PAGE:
## Introduction

There are a variety of methods to achieve adaptation but I looked at the most standard model, called von Kries's model or the chromatic adaptation transform. The underlying principle is that in order to change the apparent illumination of a photo, we need to excite the same LMS cone responses in the eye as with our desired illuminant. Typically, we assume that this is possible with a diagonal scaling of the axes after a transformation from XYZ to a space that more resembles the LMS cone space. In other words, once we're in the right space, we simply need to divide out our estimated illuminant and apply our desired illuminant separately for each channel. In matrix form this is represented as:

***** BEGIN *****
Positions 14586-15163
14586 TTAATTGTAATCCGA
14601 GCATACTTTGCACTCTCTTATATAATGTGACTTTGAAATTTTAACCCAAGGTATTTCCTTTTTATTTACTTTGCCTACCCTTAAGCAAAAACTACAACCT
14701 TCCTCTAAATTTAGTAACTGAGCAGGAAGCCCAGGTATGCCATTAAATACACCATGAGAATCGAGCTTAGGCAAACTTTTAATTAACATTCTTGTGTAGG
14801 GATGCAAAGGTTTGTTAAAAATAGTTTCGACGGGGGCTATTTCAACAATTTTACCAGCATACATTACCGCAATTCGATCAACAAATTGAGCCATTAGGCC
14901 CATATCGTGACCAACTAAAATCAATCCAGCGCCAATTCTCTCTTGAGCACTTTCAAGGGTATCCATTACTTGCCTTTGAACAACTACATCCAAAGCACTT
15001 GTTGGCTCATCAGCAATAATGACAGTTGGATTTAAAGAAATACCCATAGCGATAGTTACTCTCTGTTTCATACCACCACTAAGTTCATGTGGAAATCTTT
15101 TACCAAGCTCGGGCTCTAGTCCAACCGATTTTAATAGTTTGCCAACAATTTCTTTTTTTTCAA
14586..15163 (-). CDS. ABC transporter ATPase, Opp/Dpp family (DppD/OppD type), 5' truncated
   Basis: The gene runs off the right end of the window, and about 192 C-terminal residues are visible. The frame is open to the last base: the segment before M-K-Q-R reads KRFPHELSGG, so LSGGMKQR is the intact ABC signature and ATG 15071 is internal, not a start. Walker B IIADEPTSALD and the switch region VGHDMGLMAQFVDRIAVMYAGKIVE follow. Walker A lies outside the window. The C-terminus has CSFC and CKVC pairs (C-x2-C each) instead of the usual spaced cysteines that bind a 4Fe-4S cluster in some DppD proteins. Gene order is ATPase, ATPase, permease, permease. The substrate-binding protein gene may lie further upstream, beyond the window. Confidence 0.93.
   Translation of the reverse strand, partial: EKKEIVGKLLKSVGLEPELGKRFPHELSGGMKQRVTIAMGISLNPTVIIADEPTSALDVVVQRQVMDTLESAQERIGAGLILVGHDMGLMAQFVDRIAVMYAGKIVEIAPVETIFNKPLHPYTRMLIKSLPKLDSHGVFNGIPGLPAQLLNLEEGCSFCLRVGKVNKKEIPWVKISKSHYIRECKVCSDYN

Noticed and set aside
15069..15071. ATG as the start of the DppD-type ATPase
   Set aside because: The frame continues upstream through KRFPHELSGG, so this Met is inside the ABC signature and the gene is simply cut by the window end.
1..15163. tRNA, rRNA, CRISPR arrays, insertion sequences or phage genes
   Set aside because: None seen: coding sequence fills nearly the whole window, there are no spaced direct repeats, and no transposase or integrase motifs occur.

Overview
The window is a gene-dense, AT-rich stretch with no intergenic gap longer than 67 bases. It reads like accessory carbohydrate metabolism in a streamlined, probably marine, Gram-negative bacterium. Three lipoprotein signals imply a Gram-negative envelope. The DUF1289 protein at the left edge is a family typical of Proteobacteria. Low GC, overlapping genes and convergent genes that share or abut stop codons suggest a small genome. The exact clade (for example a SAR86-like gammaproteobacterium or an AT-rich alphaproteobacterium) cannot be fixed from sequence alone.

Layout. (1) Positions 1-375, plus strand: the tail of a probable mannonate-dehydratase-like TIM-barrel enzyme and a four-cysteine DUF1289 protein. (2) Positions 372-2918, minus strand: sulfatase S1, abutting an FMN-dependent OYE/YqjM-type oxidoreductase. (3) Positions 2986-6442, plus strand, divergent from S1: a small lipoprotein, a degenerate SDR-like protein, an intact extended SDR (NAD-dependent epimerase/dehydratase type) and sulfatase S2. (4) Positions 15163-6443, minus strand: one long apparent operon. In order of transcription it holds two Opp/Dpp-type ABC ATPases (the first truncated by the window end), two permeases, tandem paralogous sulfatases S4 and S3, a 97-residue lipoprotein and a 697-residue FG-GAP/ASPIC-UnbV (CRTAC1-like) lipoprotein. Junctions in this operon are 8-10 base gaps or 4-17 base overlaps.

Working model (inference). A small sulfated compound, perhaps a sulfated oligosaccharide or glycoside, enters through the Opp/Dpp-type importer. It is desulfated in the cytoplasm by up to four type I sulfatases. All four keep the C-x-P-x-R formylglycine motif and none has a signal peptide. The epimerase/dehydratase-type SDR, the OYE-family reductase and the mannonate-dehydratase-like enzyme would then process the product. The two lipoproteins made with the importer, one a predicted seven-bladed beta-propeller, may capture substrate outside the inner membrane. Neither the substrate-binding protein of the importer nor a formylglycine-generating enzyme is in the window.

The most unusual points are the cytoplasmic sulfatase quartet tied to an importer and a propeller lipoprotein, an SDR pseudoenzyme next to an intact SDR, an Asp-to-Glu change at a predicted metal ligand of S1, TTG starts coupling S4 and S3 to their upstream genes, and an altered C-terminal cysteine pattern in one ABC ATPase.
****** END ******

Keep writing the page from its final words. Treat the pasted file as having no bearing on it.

The choice of the transformation matrix, MA, is the subject of research [1]. It can be optimized to a variety of criteria, such as mean ΔEab or statistical distribution testing [5]. In any case, the goal here is to implement these different transformations and to gain some intuition about their performance.

Our desired lighting is the D65 CIE standard illuminant, which represents spectrum of the sun at mid-day. This is the white point for the sRGB color space that most monitors are calibrated for.

The available transforms are:- von Kries
- Bradford
- Sharp - based on sharpened sensors, min. XYZ errors
- CMCCAT2000 - fitted from all available color data sets
- CAT02 - optimized for minimizing CIELAB differences
- XYZ